'Grassroots' effort seeks to connect volunteers with residents in need


As the ongoing public health crisis continues to upend daily life in Cranston, it will be particularly difficult for the most at-risk and marginalized members of the community to cope.

“They’re going to be the hardest hit by this,” Ward 3 City Councilman John Donegan said Monday.

In an effort to help, a new push for volunteers – modeled on similar initiatives in Providence and other cities and towns – is now underway.

The “Cranston COVID-19 Community Aid” survey being circulated on social media seeks to “connect neighbors who are at risk during COVID-19 with volunteers to help.”

Donegan described the survey as taking a “real grassroots, community approach” to the situation. It is driven by members of the public and is not officially affiliated with the city, he said.

The survey is focused on aiding residents with limited means or specific concerns – those who are immunocompromised, for example, and fear heading out to pick up a prescription due to their higher risk of complications from the novel coronavirus.

It asks those in need of help whether they require donations of food or basic home supplies, delivery of groceries or medication, transportation to medical appointments, assistance navigating social services, or someone to lend a hand in some other way – even simply to talk to or check in with. Prospective volunteers are asked how they would be willing to pitch in.

“I’d go pick up zeppoles for someone on Thursday if they ask for it,” Donegan said with a laugh. “We’re just trying to look out for one another.”

Donegan said he has helped to organize the effort along with others from the community, including Dana Holmgren and Kate Aubin. As of Monday, he said, nearly 40 people had responded to the survey – two seeking help and the rest offering to contribute. He has communicated with people who have filled out the form seeking assistance and will work to connect them with volunteers.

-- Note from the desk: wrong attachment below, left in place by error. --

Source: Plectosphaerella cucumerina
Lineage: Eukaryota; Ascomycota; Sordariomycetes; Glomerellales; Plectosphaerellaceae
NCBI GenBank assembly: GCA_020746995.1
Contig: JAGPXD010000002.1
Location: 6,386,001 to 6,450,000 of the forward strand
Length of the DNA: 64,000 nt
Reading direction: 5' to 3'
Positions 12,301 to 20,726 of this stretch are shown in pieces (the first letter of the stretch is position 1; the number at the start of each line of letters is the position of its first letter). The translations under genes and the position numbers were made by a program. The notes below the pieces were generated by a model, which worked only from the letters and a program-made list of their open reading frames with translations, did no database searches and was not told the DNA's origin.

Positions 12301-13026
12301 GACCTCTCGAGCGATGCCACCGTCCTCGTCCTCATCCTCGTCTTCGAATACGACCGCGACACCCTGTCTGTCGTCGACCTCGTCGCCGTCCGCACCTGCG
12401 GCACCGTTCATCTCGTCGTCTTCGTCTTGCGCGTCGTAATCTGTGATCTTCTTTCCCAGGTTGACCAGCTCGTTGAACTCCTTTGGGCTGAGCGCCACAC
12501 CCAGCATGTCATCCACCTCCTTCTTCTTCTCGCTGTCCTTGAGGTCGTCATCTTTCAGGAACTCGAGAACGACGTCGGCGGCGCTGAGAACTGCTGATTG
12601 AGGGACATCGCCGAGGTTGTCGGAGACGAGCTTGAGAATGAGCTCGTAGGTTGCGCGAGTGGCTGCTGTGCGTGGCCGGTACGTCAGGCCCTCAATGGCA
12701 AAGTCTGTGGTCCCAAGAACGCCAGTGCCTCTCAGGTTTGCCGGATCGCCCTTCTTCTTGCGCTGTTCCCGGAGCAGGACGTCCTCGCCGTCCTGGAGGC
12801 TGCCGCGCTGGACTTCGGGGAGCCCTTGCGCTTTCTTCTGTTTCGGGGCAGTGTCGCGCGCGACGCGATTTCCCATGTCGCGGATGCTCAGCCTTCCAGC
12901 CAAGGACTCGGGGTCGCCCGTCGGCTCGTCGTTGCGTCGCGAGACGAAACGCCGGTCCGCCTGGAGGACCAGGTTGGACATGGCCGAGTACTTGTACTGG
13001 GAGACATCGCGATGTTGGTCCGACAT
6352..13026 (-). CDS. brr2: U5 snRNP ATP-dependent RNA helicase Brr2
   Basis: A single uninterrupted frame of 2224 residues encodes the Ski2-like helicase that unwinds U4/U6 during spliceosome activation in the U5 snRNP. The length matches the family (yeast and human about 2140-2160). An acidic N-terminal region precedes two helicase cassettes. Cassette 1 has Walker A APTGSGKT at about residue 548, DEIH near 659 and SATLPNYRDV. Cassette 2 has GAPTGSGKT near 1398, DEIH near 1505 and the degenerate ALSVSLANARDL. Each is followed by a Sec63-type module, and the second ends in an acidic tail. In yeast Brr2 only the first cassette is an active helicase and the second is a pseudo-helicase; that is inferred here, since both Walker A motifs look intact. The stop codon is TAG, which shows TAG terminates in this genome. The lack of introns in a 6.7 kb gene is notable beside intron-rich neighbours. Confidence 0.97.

A link to the survey can be found on the Cranston Herald’s Facebook page and on Donegan’s page.

Donegan said he has been heartened by the outpouring of community spirit in the days since the COVID-19 crisis escalated locally, from teachers offering to tutor students while school is closed to restaurants seeking to feed those in need.

“I see it at every level, people are stepping up to this crisis … I think people are answering the call, and that’s encouraging,” he said. “I’ve heard more from people reaching out to want to help people than from people reaching out for help.”

Elsewhere, on Tuesday, the United Way of Rhode Island and the Rhode Island Foundation announced the creation of the “Rhode Island COVID-19 Response Fund.”

“The fund will support the needs of local nonprofits that provide direct service in the community, and whose programs are impacted by COVID-19 response efforts,” a press release regarding the fund.

Already, $1.5 million has been raised for the initiative, with United Way and the CVS Health Foundation identified as the leading donors. Other corporate supporters include BankNewport, Amica, Bank of America, Blue Cross & Blue Shield of Rhode Island, Centreville Bank, FM Global, Hasbro, National Grid, Webster Bank, StrategicPoint Investors, and Neighborhood Health Plan of RI.

Donations to the COVID-19 Response Fund can be made at, by check, through a United Way MyFund account or other donor advised fund, or by texting RICOVID19 to 51555. The full press release regarding the fund and other United Way initiatives appears in this week’s edition.


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